are extremely polite and friendly. They appreciate very much proper dress and manners and if you bother to learn some words in Kiswahili, people will gladly help you, although the following conversation is held in English. Entering a shop or a café, a friendly ”Jambo” should be said openly to the public. After a while and some practice you can try a ”good morrning” (Umeamkaje). Don‘t be shy. People will be very pleased to see that you try, even when you can use a small cheat sheet, and it is even not too hard. Here are a few standards for practice:
Good morning. – Umeamkaje.
Hello. – Jambo.
Good evening. – Umeshindaje.
How are you? – Waonje?
Thank you, I‘m fine, and you? – Vyema sana ashante, na wewe?
Thank you very much. – Ashante sana.
Thank you, good bye. – Ashante na kwa heri.
Do you speak english? – Je, waweza kusema kiengereza?
I don‘t speak kiswahili. – Siwezi kusema Kiswahili.
Do I owe you some? – Matozo haya ni ya nini?
This is for you. – Jiwekee hizi wewe mwenyewe.
How much is it? – Ni kiasi gani hicho?
You require to much. – Watoza zaidi mno.
Stop here, please. – Simama hapa.
Now that we are on the topic culture: There are 52 ethnic groups in Kenya. Linguists have even counted 61 languages including indian languages and dielects. But Swahili is the main language and is spoken throughout the entire coastal area and in whole East Africa, and English is the second official language of communication. The largest ethnic groups are: Kikuyu, at 22% population, 14% Luhya, Luo 13% and Kalendschin with 12%. Then there are the Kamba, the Kisi, the Mijikenda, the Maasai, the Samburu and the Turkana. Kuschitic speaking groups in the east are Somali, Oromo and smaller groups like Rendille and El Molo. On the coast, of course, are the Giriama, who oftenly work, as mentioned, in the tourism industry.
Religion is a bit more clearer: About 70% of the population are Christians – Catholics and Anglicans, each with about 26%, Orthodox and numerous African churches with Christian faith are about 2.5%. Beside the 10% of Kenyans who belongs to the traditional African religions, there is an additional about 20% Sunnite Muslims who mainly live on the coast.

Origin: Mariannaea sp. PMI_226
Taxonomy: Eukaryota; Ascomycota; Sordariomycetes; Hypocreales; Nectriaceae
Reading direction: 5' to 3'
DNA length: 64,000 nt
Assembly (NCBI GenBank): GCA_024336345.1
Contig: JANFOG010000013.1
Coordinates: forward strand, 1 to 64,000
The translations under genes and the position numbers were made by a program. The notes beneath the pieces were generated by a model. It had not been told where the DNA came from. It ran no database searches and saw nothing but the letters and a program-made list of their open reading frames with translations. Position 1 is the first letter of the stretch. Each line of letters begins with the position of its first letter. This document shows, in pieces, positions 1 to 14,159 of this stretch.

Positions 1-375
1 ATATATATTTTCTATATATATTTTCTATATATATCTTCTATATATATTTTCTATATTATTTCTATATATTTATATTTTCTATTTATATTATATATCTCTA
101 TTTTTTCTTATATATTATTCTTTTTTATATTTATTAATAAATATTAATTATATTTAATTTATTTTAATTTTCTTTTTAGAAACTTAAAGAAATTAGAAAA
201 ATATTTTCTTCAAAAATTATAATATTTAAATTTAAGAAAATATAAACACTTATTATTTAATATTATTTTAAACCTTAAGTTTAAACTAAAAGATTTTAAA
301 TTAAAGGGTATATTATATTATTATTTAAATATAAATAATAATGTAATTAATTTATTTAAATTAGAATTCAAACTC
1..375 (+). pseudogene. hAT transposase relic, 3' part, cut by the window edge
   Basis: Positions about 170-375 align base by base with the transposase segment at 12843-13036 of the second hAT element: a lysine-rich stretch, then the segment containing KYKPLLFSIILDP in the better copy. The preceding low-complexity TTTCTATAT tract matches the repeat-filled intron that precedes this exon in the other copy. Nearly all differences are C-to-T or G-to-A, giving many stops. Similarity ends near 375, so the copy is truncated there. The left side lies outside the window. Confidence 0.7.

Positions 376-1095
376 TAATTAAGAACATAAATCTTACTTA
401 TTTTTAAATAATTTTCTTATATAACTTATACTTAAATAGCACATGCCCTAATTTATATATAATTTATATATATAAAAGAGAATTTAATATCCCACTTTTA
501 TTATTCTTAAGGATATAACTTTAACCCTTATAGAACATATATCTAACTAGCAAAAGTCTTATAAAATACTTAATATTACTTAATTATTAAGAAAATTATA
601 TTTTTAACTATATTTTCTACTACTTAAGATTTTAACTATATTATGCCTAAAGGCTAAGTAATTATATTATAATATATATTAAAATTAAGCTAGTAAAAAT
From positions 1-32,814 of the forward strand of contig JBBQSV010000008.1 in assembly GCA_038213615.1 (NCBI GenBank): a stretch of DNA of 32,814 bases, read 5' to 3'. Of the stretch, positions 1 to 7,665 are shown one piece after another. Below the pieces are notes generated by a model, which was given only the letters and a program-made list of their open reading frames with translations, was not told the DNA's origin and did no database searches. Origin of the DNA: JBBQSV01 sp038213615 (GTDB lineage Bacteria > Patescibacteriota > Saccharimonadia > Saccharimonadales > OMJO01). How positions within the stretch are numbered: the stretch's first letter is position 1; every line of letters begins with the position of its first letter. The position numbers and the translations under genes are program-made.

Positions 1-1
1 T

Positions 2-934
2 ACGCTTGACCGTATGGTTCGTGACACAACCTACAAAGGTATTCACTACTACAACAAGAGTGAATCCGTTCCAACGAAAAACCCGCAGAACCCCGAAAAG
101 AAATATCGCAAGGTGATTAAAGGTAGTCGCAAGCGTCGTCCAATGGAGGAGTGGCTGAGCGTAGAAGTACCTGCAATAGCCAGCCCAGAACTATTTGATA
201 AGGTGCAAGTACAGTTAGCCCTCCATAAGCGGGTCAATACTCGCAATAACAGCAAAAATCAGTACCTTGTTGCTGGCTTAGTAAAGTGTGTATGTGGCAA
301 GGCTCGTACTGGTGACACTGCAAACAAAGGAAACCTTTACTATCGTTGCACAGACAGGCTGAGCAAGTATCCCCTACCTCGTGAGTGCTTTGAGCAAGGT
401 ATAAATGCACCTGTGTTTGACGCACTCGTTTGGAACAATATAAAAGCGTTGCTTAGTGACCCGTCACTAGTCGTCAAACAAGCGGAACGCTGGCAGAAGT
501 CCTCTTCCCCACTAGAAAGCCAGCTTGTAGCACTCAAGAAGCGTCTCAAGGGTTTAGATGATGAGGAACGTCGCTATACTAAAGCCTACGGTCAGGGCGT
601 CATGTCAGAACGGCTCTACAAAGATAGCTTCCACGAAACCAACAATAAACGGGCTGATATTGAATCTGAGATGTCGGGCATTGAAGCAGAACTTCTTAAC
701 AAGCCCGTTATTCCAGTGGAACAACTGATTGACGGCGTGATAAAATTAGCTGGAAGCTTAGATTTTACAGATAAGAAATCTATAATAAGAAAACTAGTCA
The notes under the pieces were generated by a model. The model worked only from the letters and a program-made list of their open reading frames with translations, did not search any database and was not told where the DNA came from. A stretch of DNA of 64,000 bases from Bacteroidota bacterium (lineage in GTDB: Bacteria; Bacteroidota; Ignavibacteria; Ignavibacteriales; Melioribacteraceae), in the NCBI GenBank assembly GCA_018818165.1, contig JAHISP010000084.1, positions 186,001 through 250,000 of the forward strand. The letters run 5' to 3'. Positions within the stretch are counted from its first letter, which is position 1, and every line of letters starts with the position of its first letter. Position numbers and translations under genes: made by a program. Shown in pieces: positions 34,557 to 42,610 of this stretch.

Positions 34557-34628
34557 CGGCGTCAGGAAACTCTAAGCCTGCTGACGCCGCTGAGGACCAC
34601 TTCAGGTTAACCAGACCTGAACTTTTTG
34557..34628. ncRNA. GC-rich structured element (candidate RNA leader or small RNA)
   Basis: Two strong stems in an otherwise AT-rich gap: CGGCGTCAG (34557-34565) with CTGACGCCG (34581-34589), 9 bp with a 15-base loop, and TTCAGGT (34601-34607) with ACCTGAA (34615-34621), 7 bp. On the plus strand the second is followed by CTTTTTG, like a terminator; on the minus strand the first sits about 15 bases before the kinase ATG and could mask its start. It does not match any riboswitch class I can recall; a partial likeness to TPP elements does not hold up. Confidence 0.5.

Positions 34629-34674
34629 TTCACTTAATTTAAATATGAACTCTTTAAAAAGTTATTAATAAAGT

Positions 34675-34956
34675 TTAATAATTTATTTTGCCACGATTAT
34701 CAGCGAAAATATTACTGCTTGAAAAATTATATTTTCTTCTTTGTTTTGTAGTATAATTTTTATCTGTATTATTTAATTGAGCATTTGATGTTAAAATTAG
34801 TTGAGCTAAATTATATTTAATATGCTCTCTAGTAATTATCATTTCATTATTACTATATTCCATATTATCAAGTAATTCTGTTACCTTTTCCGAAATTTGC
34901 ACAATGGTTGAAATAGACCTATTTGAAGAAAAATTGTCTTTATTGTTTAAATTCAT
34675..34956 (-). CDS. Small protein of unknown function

All in all, it is a large melting pot of people and religions. Basically it‘s pretty similar to Central Europe during the times of the great migrations around the 3rd to 5th century. At that time one also met every few kilometers another tribe with its own language.
No matter which ethnic group or religion Kenyans belong to, they are very superstitious. This is shown from time to time in small gestures, actions and behaviors which seems a little strange to a European, but it is very likeable.
Of course, this ancient melting pot is reflected in architecture and music. Architecturally the Arabs and Britains left their obvious marks, but in the music, however, the Kenyans have put their own stamp on it. They simply mix up everything, Reggae, Hip-Hop, Rap, Pop and even the classic white Rock – everything is painted over with eastern African harmonies and the language is rarely English. In each Matatu, in every bar – no matter where you move – it rattles and grooves. It‘s like a huge bazaar of sounds, a real treat for musicians.
The nature in Kenya is absolutely breathtaking. Especially during the rain season; the vegetation is extremely powerful and blooms in all colors. For those who want to enjoy the richness of the flora and fauna without going on a Safari, can visit the Haller Park at the North Coast Road. There is plenty to see; water buffalos, hippos, giant turtles, the feeding of crocodiles and much more. The park guides are really doing their best to entertain you and they have interesting things to report.
Kikambala, about 20km northward of Mtwapa offers a nice alternation to the noisy Mombasa. Here you can bath at almost empty beaches, go for hikes and enjoy the vegetation. The beaches, however, are rarely developed for tourism and not cleaned up, for example from the sea grass. But therefore it‘s still a secret tip.
Losing one‘s way is almost impossible. There is the North Coast Road, a highway, and parallel there is a road along the coast line, which leads in southern direction to the small village Kikambala. If you, however, lost your way, just ask for the hotel ”Sun n Sands Beach Resort”. You also should have enough water with you, and of course enough sweets for the kids.